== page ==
Tuesday, February 2, 2010

Proofreading Tips

During a recent all employee email I wrote within my company I made a typo. I wrote 3 ½ hours instead of 3 ½ years when describing some positive results. I decided I would take this opportunity for improvement and learn some proofreading skills.

It’s difficult to proofread your own work because you’re so close to it – you know what’s coming next which often means you unconsciously skip along, missing typos and misspellings completely. With my experience making typos I think it's nearly impossible for someone to accurately proofread their own writing and be consistently successful.

Think about it: If you produce 1,000 words a day, and you let 1 typo slip by every week, that's actually a 99.986% success rate. If you think about it in terms of letters rather than words, since most typos happen at the level of letters, that 1 typo a week equates to about a 99.997% success rate.

Consider the common exercise often used in demonstrating the weaknesses of 100% manual quality inspection. Count the number of F’s in the paragraph below:

THE NECESSITY OF TRAINING HANDS FOR FIRST-CLASS FARMS IN THE FATHERLY HANDLING OF FRIENDLY FARM LIVESTOCK IS FOREMOST IN THE MINDS OF FARM OWNERS. SINCE THE FOREFATHERS OF THE FARM OWNERS TRAINED THE FARM HANDS FOR THE FIRST-CLASS FARMS IN THE FATHERLY HANDLING OF FARM LIVESTOCK, THE OWNERS OF THE FARMS FEEL THEY SHOULD CARRY ON WITH THE FAMILY TRADITION OF TRAINING FARM HANDS IN THE FATHERLY HANDLING OF FARM STOCK BECAUSE THEY BELIEVE IT IS THE BASIS OF GOOD FUTURE FARMING.

How many did you get?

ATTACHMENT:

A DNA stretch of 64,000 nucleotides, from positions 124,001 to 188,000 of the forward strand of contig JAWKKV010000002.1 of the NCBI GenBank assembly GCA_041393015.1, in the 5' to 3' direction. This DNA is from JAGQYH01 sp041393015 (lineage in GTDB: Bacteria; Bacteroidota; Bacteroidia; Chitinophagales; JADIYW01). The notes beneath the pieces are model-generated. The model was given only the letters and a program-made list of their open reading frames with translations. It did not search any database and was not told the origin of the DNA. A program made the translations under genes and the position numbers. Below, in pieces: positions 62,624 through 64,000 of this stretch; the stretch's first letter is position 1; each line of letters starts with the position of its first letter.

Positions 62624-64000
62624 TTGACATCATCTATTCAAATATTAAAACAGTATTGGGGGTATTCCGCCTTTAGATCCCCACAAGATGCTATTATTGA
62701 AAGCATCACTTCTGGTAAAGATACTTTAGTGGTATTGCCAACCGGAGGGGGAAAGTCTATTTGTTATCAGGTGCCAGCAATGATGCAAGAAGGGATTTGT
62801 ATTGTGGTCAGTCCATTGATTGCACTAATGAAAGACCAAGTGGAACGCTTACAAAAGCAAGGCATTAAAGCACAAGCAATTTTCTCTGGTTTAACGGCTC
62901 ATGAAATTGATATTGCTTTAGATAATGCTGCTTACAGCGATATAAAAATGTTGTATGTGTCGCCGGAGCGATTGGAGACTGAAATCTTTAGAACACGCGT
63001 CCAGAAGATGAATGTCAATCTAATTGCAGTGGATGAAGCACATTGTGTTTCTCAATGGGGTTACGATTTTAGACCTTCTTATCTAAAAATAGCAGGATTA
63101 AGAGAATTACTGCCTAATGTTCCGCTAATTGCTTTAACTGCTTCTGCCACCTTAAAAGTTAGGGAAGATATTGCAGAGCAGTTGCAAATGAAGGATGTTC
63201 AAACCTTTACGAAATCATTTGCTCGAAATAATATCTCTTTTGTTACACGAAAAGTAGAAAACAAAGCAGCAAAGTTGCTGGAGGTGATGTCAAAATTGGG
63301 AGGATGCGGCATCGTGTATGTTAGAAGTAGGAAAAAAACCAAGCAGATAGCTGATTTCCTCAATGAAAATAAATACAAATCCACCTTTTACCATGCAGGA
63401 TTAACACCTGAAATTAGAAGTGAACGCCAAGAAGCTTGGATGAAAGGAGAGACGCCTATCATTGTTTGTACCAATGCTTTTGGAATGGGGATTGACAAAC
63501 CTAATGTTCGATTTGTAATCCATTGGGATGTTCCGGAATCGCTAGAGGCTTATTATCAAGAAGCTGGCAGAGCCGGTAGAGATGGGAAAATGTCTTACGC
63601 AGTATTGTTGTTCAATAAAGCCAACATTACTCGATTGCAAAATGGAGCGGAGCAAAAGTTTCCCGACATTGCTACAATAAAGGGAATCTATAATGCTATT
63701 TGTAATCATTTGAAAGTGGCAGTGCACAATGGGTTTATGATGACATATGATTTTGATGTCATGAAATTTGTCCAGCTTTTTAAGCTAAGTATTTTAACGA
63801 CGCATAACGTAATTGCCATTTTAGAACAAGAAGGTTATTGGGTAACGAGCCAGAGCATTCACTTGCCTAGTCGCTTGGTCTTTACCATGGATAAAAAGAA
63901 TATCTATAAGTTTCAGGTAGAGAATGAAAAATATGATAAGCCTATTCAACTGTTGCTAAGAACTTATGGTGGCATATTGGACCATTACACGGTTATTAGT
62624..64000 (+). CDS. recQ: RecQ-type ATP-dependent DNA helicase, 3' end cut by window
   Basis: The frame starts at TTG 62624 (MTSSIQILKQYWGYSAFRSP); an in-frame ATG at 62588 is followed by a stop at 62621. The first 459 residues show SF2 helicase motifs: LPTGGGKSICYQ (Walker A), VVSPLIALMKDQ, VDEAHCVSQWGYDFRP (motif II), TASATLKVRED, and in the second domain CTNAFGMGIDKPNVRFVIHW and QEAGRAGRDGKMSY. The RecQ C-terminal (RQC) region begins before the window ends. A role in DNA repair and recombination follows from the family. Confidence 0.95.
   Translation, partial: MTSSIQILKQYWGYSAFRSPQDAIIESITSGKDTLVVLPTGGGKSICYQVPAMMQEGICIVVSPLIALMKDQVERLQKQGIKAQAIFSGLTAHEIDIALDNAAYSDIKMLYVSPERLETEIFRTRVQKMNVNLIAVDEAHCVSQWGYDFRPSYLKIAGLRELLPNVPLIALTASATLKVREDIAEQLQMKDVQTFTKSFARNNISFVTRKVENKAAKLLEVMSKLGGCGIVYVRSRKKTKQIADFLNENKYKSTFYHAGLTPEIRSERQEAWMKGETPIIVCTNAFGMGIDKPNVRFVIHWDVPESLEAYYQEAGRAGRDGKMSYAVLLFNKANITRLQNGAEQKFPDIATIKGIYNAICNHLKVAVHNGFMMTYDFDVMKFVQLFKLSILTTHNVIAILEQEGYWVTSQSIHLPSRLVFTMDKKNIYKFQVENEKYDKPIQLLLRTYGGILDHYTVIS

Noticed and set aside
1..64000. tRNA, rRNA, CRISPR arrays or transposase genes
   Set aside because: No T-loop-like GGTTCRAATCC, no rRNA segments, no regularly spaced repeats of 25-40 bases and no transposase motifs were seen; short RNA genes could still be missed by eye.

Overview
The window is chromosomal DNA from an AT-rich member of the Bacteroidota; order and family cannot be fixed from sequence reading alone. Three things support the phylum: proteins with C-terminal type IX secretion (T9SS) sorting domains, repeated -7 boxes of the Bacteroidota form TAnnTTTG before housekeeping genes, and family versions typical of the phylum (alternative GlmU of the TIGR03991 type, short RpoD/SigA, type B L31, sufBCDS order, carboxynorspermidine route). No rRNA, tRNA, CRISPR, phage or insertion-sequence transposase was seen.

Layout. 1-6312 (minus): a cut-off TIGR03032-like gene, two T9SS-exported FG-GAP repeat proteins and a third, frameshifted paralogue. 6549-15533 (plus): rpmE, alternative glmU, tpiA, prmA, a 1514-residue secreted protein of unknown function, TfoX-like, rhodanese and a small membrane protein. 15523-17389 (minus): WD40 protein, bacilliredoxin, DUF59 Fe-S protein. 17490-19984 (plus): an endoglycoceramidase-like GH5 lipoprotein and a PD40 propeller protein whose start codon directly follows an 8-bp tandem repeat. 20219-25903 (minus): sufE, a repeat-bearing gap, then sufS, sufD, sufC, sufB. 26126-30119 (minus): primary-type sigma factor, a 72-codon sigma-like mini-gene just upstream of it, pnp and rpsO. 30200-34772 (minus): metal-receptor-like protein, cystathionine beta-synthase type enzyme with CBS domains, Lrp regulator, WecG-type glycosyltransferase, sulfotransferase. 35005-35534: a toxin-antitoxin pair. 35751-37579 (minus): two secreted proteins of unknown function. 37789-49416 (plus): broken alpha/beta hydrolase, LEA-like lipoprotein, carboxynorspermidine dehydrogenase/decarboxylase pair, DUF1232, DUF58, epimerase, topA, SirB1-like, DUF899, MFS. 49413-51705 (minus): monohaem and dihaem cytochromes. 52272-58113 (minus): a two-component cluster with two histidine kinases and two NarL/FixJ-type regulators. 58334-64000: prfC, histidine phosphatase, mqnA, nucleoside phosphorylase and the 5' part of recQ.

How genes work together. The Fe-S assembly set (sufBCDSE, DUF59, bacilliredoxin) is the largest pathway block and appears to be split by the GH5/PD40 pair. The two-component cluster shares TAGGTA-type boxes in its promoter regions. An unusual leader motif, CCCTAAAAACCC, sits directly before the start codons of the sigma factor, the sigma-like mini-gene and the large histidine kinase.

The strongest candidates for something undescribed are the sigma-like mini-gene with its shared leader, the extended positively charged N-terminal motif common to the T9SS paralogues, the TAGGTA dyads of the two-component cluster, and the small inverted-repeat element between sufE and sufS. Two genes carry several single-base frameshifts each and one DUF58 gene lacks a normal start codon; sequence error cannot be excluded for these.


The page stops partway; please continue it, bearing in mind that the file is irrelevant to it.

Don’t beat yourself up too badly human error is inevitable. However, there are some steps you can take to help.

1) Use spell-checker on your computer, but be careful the computer can often make errors.
2) Set aside time to proofread without interruptions or distractions.
3) Print out a copy to proofread instead of reading on screen.
4) Read it aloud, read it slowly – stimulate another sense.
5) Read it backwards looking for surface elements rather than the meaning of document.
6) Use a ruler to focus on one line at a time.
7) Check the numbers in your document.
9) Take a break between writing and proofreading – at least 20 minutes.
10) Most important – Get someone else to proofread.

What tips or techniques do you use to proofread your emails, articles, white papers, presentations, procedures and instructions?

I tried these tips with this post. Did it work?

2 comments:

  1. Although it's not specifically about proofreading or typos, I found this to be very helpful:

    http://leancommunications.com/The%20LEAN%20Communicators%20Tips%20for%20Writing%20and%20Editing%20Leanly%202009%20edition.doc

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  2. Tim, you did a great job here. I'm glad I found this site. You posted such a helpful tips. It seems to me that proofreading is one of the most important steps to be done after writing. It helps correct mistakes. Many thanks for this useful data. :)

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